Immanuel Kant was a freaking pimp. He’s one of my favorite philosophers because the guy was so stupidly smart and logical, his writing can actually make you smarter just by reading it.It's difficult to not come across aspretentiouswhen bringing philosophy into gaming, but the purpose of this feature is to have fun with a mental exercize, not to get into some pseudo-sophisticated pontificating. The fun here will be taking the brilliance of Kant's logic, applying it tovideogames,and running with it to see what might happen. I mean, just look at the guy, don't you want to know what he's thinking?
One of my idle hobbies is to apply Kant’s categorical imperative to things in everyday life, just for the fun of it. Kant, being the pimp that he was, figured out a method for determining the ethical nature of an action purely through logic. He thought that worrying about whether God said something was right or wrong, or whether it caused the least pain to the least number of people was a fuzzy, imprecise way of measuring ethics.
The categorical imperative asks you to consider an action you’re about to take, and thenextend it to a universal maxim. Here’s my favorite example: Let’s say you’re considering stealing something. In order for it to be “okay” to steal something, you’d have to turn it into this maxim: “Stealing is permissible.” Notice that there are no circumstantial parameters. Basing it on circumstances like how much the thing is worth or who you're stealing from is fuzzy and subjective. To Kant, that's not good enough. Since everyone is equal, you have to think of it like this: if it’s okay for you to steal this thing, it must be okay for everyone to steal anything at anytime.So what happens if you follow that to the logical conclusion? If it’s permissible for anyone to steal whenever they feel like it, the actual concept of property becomes meaningless (how can you own something if anyone can take it away from you?). And if property is meaningless, then you can’t really steal it, can you? The concept of stealing implies the concept of ownership. The ethical proposition logically contradicts itself, and so therefore stealing is wrong.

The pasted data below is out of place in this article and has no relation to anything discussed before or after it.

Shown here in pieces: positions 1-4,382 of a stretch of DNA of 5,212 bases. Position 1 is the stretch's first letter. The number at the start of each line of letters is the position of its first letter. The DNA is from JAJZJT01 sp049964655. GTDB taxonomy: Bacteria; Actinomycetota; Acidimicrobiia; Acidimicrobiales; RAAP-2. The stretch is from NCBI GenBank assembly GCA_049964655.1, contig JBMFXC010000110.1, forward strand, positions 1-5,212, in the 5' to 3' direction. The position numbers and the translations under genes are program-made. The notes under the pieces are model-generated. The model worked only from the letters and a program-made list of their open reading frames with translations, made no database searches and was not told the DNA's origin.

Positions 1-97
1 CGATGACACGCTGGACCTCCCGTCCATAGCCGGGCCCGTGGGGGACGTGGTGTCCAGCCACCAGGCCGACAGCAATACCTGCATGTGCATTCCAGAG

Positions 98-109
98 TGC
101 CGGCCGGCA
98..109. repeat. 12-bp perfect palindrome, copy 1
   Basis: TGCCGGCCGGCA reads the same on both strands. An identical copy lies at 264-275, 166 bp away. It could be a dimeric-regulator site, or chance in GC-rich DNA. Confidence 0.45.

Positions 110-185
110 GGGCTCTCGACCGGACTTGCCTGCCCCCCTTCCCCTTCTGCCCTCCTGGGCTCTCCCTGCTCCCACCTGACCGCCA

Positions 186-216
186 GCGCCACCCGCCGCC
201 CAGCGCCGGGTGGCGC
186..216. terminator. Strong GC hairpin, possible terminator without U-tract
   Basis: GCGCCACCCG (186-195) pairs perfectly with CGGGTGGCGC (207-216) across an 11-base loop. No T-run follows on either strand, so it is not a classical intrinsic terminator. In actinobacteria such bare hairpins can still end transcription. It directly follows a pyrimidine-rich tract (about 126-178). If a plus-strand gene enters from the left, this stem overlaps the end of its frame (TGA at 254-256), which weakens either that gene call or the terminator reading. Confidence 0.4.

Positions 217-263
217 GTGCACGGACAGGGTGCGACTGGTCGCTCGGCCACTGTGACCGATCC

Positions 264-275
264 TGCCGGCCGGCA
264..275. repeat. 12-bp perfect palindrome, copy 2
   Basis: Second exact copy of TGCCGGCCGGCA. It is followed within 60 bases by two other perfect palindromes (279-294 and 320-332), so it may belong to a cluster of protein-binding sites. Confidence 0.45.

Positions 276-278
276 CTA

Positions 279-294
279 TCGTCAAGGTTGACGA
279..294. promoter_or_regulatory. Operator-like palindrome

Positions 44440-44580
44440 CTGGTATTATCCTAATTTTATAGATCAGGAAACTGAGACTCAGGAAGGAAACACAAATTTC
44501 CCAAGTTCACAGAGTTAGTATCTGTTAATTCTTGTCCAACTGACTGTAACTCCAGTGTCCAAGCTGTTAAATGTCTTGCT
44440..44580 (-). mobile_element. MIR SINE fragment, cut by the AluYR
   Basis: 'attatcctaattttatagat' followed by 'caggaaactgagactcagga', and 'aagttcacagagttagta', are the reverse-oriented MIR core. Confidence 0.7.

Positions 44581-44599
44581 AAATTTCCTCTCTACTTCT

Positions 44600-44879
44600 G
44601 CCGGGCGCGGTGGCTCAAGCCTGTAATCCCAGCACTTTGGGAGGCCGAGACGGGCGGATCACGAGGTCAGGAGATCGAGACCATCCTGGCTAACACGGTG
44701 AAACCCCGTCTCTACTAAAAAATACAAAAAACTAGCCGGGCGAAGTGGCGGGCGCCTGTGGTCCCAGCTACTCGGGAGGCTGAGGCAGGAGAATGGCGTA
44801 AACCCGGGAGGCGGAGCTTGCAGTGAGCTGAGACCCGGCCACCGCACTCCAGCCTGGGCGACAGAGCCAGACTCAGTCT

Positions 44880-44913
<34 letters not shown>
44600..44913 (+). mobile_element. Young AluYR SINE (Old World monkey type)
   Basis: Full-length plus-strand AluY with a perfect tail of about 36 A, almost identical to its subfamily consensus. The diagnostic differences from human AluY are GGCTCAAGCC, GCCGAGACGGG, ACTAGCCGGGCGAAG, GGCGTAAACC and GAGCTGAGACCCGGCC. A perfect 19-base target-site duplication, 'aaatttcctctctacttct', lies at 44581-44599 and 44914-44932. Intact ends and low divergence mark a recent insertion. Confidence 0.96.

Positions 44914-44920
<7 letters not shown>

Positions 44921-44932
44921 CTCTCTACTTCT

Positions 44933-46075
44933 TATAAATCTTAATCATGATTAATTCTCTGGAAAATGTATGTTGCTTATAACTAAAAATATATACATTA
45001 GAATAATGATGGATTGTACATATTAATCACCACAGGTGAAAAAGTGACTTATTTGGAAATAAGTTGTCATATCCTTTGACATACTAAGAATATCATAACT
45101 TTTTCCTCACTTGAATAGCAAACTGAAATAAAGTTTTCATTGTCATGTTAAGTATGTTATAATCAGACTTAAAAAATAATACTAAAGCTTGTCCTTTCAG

Okay, so all of that is pretty tricky to digest all at once, and I don’t blame you if you say, “Wait a minute, that doesn’t quite make sense to me.” Part of the problem is that I’m not as pimp as Immanuel Kant, and not nearly as smart, so I’m not the best at explaining it. If you want a really strong explanation, justgo here (opens in new tab). Got it? Alrighty then, let’s have some fun with Kantian ethics and videogames!
What we’re going to do here islook atsome behaviors related to games that have been controversial in discussions. I guarantee you feel strongly about at least some of these. The fun part will be to imagine what happens if we apply the categorical imperative (somewhat imperfectly) to videogame behaviors. So what would happen if a certain behavior was permissible? That everyone decided to do the same thing?
Cheaters must think it's not a big deal that they do it. They're just having a bit of fun, so what's all thefuss? If we apply the categorical imperative to their actions, it would mean that it's okay for everybody to cheat, all the time. Let's imagine that world. The most common form of cheating is to download and use hacks created by actual hackers (most cheaters don't know how to program hacks; they just purchase or download them for free). Since videogames are essentially coded sets of rules, and hacks rewrite those rules, we'd have a world where nobody is actually playing the games that developers designed. They'd be playing entirely different sets of rules, determined by the hackers. Since there are different types of hacks available, amongst the cheaters there would still be people playing different rule sets within a single game. Would that mean that some cheaters would accuse others of using "unfair" cheats? Somehow I doubt they would see the irony in this.
Above: "My cheating is totally ruining your game, even though our controllers are plugged into our buttholes"
I'd also bet that today's cheaters would say, "That would be great! Then us hackers would be game developers! We'd be writing the rules!" In a way, this would be true. Yet there would be further consequences of this. What would developers do, knowing that the rules they write into games would just get rewritten by everybody? Videogames, as collections of rules written and sold by developers, would essentially become meaningless. If everyone cheated, games would potentially stop being made altogether, because what's the point? It would be like trying to make a movie or write a book when you know the audience is just going to rewrite it as they see fit.